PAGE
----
Court of Criminal Appeals
Smith v. State
02/02/11 : Cite No. PD-0298-09
Did enough non-accomplice evidence connect the defendant to the murder of her husband and father-in-law?
Yes. There was evidence beyond that showing motive and opportunity. The non-accomplice evidence included the defendant’s attitude towards her husband before and after the murder, the defendant’s comments about the victims, and indications that the defendant disposed of the guns. Read Opinion.
This is one strange fact situation. But the holding should be very helpful in those cases where motive and opportunity is the great bulk of the non-accomplice evidence that you have. The decision is also helpful as to what makes one an accomplice witness in the first place. The case gives the trial court discretion to weigh conflicting facts concerning whether the charge was dismissed against the purported accomplice in exchange for his testimony against the defendant. Overall a very helpful decision if you have a close accomplice witness case.
Shipp v. State
02/02/11 : Cite No. PD-1346-09
Does a store receipt constitute a "commercial instrument" for the offense of forgery under §32.21 of the Penal Code?
Yes. The receipt documents a purchase and allows a purchaser to exit the store with the merchandise. A receipt is often necessary to return merchandise for other goods, cash, or store credit. These uses are sufficient to qualify a store receipt as a "document of commerce." The store receipt constitutes an "other commercial instrument" under §32.21(d), even by "the classic definition of the term." Read Opinion.
Judge Meyers states that because a plain meaning for "commercial instrument" exists, the court should not have looked beyond the statutory language to consider legislative history. Read Concurrence.
Presiding Judge Keller states that a receipt neither creates nor discharges an economic obligation nor does a receipt transfer property and should not be considered a "commercial instrument." Read Dissent.
This is the second forgery case in recent memory in which a majority of the court has afforded a broad construction to documents that can be the subject of a forgery prosecution. So be thinking about whether your document can fall into one of the many categories set forth in the forgery statute, so as to raise the defendant’s punishment.
Derichsweiler v. State
01/26/11 : Cite No. PD-0176-10
Was the defendant’s non-criminal behavior enough to justify an investigative stop without reasonable suspicion of a particular offense?
Yes. There is no requirement to point to a particular offense, but rather reasonable suspicion that he was about to engage in criminal activity. Read Opinion.
Presiding Judge Keller clarifies that the issue at hand is if the reasonable suspicion of a defendant who is "soon to be" engaged in a criminal activity is sufficient rather than a reasonable suspicion that a person actually "is" engaged in illegal activity. Read Concurrence.
Judge Meyers focuses on the lack of any first-hand observations by the police officer and instead relied only on facts given to the 911 operator. Read Dissent.
This is a great decision on reasonable suspicion. You can show this to your judge to emphasize that an officer does not have to identify a specific crime that provided the basis for his reasonable suspicion. But the opinion also helpfully makes clear that a 911 operator is part of the law enforcement team cooperating with one another. So the 911 operator need not communicate everything that he or she has heard to the other officers, but it can still be considered as part of the overall reasonable suspicion determination.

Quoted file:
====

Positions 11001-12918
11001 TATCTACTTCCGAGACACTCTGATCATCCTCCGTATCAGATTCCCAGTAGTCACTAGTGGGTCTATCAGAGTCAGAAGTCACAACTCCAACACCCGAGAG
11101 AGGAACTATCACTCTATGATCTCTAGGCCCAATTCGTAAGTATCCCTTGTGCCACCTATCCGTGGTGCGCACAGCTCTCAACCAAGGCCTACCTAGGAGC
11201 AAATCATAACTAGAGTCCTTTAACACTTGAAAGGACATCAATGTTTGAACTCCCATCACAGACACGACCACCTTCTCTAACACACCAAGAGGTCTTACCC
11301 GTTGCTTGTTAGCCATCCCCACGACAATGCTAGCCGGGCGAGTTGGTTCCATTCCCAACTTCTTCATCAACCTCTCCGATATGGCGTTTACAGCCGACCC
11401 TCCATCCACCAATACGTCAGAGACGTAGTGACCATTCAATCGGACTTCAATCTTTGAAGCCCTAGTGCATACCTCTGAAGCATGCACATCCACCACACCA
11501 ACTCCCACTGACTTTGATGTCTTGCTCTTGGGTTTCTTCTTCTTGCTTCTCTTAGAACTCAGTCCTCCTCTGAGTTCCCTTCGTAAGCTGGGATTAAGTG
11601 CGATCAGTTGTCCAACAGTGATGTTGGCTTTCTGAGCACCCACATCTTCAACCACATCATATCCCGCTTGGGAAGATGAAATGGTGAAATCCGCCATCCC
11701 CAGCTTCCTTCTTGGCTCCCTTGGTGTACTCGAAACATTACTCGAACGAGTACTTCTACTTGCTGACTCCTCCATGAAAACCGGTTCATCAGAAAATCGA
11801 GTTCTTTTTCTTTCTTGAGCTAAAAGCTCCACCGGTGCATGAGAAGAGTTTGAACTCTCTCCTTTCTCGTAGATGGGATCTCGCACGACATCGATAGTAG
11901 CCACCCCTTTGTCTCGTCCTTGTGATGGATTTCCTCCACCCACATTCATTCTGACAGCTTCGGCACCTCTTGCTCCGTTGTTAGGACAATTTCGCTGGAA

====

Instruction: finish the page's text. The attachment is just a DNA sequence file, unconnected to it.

Texas Courts of Appeals
Jones v. State – 1st COA
01/31/11 : Cite Nos. 01-08-00828-CR, 01-08-01015-CR, 01-08-01016-CR
Did the search warrant affidavit, which omitted the date of a controlled buy but stated that it occurred "recently," provide sufficient probable cause?
Yes; while not a model affidavit by any means, it sufficed. The facts indicated a continuing criminal operation. Read Opinion.
The majority "confuses and conflates" staleness and specificity, i.e., timeliness and adequacy. Jones’ complaint goes just to adequacy of the evidence showing the time of the event providing probable cause, not the remoteness of the event. Read Dissent.
This is a very thorough decision, and you should really examine it when confronted with a challenge to one of your search warrants. Make sure that your officers know to include dates (any everything else) necessary to establish probable cause. But that does not mean that a warrant should not be read in a common-sense manner. This is the number one rule that needs to impressed upon judges when they are reviewing a magistrate’s determination of probable cause in a warrant.
Watson v. State – 11th COA and Smith v. State – 11th COA
01/27/11 : Cite No. 11-09-00039-CR and 01/27/11 : Cite No. 11-09-00050-CR
Is the offense of dog mauling under Health & Safety Code §82.005(a)(1) unconstitutionally vague on its face or unconstitutional as applied?
Does Rule of Evidence 404(b) apply to prior bad acts by a dog?
No, agreeing with State v. Taylor, 322 S.W.3d 702 (Tex. App.-Texarkana 2010, pet. filed), and the lack of specific definitions does not alone render a statute vague.
If you handle this kind of dog case, these decisions will be helpful. They are thorough and well-written. Do not place too much on the idea that Rule 404(b) only applies to human beings, although the holding may capture the attention of the Court of Criminal Appeals. The previous acts by the dog were necessary to show the defendant’s knowledge of the nature of the dog and thus his negligence and culpability.